The 1 Easy Steps to Atherosclerosis:
1) Become chronically inflamed
Congrats!! You are now on your way to getting all the great benefits that atherosclerosis provides such as the heart attack, chronic heart disease, and much much more!!!
Chronic inflammation is the catalyst for everything that happens afterward that leads up to atherosclerosis.
So first let's look at why we become inflamed....
Inflammation is the bodies immune response to internal and external stressors. If you get a cut the area around the damage will inflame which says "Hey we need help over here!" and this allows the healing process to begin. If inflammation didn't exist then that cut would stay wide open and your body would go about its normal business. That would be pretty bad and so we must be able to become inflamed when necessary.
But now image that you are constantly getting small cuts all over your body all day, everyday of the week... apart from being a really crummy week and a lot of pain your immune system is being taxed beyond what it is comfortable operating at. The body is constantly calling for more help but never seems to have enough.
So what's this got to do with atherosclerosis? Patience, we're getting there... a complex process deserves at least a semi-complex answer.
So now image that all those small cuts are occurring inside your body, in your veins and arteries, all day, everyday... this is what it means to be chronically inflamed, you are not inflamed as much as you would be during an illness and so you have few symptoms at the start, but instead you suffer from a low level of inflammation all the time. So your immune system is constantly sending help to the area of inflammation, trying to return to its homeostatic environment.
What foods cause inflammation you might ask?
Most pro-inflammatory foods are those that either cause an allergic reaction (of any degree), a spike in insulin, contain synthetic trans-fats, or contain high levels of arachidonic acid (omega-6). I'm sure there are others but these are the biggies.
When I say allergic reaction of any degree I mean that you may not even notice the reaction if you are used to eating the food. Dairy protein and gluten are two very common allergens that people are not even aware that they are sensitive to unless they avoid them for an extended period of time. That's why you see people like Robb Wolf advocating the idea to go grains, legumes, and dairy free for a month, see how you feel, and then, if you desire, slowly add them back in and see how you respond.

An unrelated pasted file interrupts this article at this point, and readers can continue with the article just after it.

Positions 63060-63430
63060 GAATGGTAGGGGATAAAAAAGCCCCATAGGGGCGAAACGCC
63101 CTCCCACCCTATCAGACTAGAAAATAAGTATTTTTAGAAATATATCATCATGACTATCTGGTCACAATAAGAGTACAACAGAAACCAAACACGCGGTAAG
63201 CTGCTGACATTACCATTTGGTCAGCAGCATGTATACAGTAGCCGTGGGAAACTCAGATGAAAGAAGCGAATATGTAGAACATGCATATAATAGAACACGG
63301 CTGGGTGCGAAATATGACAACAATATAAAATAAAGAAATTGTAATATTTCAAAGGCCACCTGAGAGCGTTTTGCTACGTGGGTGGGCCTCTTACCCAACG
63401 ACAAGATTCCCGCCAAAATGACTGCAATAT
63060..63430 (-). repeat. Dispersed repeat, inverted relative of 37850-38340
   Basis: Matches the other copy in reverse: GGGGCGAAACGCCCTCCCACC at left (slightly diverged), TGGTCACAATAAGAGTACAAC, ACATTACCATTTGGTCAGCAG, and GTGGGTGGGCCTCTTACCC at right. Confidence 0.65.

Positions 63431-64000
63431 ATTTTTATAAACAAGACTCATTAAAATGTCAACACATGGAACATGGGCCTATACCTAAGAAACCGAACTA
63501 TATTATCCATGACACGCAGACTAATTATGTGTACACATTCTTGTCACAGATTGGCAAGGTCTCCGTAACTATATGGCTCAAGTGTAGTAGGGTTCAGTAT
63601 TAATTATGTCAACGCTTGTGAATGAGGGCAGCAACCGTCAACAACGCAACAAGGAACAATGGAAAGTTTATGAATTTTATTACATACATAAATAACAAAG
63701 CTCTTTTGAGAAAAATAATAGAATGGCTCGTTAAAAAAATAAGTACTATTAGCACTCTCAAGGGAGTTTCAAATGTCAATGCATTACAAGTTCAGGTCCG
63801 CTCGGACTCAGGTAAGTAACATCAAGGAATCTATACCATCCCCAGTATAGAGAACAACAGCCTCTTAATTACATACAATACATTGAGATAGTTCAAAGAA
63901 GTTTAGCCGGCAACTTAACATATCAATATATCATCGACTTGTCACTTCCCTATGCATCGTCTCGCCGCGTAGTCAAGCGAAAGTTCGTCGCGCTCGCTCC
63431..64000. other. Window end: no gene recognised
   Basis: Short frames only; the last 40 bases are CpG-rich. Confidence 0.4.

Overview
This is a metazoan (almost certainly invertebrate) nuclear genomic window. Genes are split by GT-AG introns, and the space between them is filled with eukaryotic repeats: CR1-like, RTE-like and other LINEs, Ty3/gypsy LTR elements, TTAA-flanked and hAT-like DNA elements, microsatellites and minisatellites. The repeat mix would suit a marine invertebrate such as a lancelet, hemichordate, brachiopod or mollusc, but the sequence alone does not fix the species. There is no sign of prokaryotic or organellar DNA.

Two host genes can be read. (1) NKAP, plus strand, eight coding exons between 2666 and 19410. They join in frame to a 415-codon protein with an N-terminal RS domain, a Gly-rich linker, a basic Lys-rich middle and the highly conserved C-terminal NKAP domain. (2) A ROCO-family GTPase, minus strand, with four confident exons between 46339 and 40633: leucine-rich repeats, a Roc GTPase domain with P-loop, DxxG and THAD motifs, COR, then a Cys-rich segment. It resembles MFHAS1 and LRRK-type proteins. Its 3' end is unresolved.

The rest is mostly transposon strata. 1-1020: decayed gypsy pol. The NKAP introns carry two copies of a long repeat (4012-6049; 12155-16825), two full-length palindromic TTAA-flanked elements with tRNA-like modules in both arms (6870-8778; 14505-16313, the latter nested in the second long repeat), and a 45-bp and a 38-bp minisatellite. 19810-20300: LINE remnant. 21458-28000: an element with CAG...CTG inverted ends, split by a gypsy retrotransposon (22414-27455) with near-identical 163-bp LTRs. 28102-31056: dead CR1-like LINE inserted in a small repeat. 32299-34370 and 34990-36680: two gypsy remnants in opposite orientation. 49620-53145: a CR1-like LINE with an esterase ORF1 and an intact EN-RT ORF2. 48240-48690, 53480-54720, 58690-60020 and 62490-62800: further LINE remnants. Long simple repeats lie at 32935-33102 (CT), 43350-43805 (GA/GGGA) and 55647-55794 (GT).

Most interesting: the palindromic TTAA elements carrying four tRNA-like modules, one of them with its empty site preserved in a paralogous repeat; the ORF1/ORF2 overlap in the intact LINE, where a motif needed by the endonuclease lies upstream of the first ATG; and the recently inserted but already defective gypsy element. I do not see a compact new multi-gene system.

A spike in insulin occurs whenever we eat protein or carbohydrate, but in the case of inflammation we are really only concerned with foods that cause insulin to rapidly increase. The common measurement for speed of insulin release is the glycemic index, where a solution of pure glucose is given a level of 100 and everything else is based around that.
So what's highly glycemic? Processed carbs (like cereal, bread, pasta), some fruits, and other things... see a listing here.
Synthetic trans-fats, which are by-products of hydrogenated oils, are probably one of the few things that everyone agrees are pretty bad for you. Study after study (see a few below) show that trans-fat decrease HDL and increase inflammation. Do not confuse synthetic trans-fats with natural trans-fats found in meat and diary, such as conjugated linolenic acid, as these fats have been found to have similar effects as saturated fats.
Arachidonic acid, commonly know as omega-6, is pro-inflammatory by its very nature. It is an essential polyunsaturated fat commonly found in vegetable and seed oils, nuts and seeds, grain-fed meats, and high fat processed foods. Even though it is an essential fat the average person is getting far to much omega-6 and not enough omega-3 (which is anti-inflammatory) to counteract the omega-6's effect.
Are you asleep yet?
Next up... Oxidation
Ever see a rusty beat up car and think what a piece of junk? Well that rust is just oxidized ferrous material... and the same thing happens inside your body all the time. Oxidation is the interaction of oxygen with any other material and is very important for our daily function, but once again too much of it can be detrimental to health.